Friday, December 3, 2010

Addendum on Paul Ryan and the Deficit Commission

I didn't fully understand why Paul Ryan objected to the Deficit Commission recommendations, but I published his video yesterday anyway, because he has a good reputation as an "anti-progressive." (In this day and age, could there be a more reverential honorific?) Today's WSJ gives more detail on why Paul Ryan made the right move:

Longer-term, the problems are the liberal entitlements of Medicare, Medicaid, Social Security, and, starting in 2014, ObamaCare, which will add about 20 million to the Medicaid rolls. Democrats want to keep these programs as they are and pay for them with much higher taxes—first by balancing the budget at 25% of GDP, and later by necessity at 30%, 40% or more. The alternative—which we support—is to reform the programs and reduce their scope.

Yet, incredibly, the Simpson-Bowles report has almost nothing to say about the runaway health-care entitlements. This is a bow to the left and the White House, which cut Medicare by $500 billion to finance a corner of ObamaCare and wants its signature achievement untouched. But this is like doing a Pentagon budget review and excluding Iraq and Afghanistan. Republicans ought to reject the report on those grounds alone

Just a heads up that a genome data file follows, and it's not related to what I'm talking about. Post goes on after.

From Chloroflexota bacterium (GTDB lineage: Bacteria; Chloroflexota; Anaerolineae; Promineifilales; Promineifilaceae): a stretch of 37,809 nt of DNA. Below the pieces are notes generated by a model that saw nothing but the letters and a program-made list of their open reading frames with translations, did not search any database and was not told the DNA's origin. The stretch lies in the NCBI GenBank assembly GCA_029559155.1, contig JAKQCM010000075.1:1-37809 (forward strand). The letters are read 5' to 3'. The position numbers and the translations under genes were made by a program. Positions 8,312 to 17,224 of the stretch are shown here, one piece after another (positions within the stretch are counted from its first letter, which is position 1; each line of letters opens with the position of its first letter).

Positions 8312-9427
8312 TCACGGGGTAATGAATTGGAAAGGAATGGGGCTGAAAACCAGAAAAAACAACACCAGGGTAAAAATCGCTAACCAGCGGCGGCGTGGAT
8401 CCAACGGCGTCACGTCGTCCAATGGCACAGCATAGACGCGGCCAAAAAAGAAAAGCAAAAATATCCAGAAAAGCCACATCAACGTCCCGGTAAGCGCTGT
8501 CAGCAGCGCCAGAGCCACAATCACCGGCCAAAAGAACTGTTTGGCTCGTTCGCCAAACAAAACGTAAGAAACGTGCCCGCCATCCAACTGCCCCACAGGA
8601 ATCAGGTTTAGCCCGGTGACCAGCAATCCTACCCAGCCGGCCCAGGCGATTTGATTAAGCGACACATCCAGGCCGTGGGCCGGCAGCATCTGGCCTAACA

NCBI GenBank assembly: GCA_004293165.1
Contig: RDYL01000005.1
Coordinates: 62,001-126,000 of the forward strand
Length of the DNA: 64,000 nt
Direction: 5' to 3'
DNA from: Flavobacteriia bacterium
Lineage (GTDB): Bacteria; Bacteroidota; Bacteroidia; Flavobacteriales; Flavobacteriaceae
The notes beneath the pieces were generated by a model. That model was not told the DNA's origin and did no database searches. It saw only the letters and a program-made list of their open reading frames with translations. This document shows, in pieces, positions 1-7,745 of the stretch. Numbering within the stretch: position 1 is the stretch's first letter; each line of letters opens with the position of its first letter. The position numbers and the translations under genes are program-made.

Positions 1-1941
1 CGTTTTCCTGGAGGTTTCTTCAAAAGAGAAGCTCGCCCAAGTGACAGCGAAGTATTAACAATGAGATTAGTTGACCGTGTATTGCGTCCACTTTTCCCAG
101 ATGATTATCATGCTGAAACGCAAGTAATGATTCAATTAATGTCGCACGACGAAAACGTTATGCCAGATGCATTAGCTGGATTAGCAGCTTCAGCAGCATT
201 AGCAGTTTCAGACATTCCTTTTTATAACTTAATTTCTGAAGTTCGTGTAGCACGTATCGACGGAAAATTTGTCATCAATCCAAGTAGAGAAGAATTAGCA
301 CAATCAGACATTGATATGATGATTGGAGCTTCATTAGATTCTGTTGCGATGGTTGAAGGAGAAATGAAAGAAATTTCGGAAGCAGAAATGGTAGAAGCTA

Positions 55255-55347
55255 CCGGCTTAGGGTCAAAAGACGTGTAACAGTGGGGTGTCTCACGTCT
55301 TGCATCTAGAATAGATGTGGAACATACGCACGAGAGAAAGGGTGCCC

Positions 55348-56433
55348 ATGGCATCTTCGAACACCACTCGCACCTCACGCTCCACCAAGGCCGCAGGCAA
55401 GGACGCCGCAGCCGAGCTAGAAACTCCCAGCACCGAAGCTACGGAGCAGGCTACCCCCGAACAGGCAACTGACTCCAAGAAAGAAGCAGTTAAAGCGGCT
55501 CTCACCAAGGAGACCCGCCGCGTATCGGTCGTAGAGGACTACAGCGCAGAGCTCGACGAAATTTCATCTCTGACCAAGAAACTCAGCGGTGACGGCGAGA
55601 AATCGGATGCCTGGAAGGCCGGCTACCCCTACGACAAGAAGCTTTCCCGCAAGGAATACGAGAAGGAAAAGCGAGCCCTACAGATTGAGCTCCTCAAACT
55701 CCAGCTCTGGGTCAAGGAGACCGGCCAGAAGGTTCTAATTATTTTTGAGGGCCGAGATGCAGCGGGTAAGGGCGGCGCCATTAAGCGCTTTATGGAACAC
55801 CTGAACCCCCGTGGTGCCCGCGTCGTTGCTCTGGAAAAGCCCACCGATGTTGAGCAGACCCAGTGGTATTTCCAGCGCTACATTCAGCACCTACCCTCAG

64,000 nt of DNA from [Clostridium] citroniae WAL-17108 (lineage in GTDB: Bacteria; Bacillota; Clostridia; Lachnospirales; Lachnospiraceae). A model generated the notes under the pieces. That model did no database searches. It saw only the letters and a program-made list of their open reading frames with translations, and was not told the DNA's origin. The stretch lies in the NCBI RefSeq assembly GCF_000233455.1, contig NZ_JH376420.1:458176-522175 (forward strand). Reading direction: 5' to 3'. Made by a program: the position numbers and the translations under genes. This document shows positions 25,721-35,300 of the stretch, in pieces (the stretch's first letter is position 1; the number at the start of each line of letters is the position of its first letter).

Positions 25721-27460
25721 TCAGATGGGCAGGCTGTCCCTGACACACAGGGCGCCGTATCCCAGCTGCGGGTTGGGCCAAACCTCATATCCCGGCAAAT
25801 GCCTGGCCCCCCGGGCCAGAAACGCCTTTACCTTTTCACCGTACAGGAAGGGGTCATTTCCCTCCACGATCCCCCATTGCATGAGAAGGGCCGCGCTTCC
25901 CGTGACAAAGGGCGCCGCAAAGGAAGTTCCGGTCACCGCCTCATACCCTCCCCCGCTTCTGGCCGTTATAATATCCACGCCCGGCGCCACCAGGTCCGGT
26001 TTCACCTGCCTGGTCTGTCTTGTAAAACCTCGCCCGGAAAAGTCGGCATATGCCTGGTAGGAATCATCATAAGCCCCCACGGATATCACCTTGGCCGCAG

This is the key failure of the commission, and why its work, however worthwhile, doesn't go far enough in addressing the key problems at hand.

Look at the graph from my previous post on this subject and you see that without addressing social security, and medical entitlements there is no long term hope for deficit reduction. My biggest fear is that a short term recovery, which seems to be in the offing, will remove the sense of urgency over the issues at hand. I am a firm believer in the long term prospects for America, but the debt issues are going to take a decade to work out, IMHO. If a recovery gives some breathing space, we better use it to repair the balance sheets of the federal government.

A not small consolation in this whole exercise was that using the commission as a stealth means to get a VAT into the political discussion never happened. No wonder the Democrats have little good to say about the commission.

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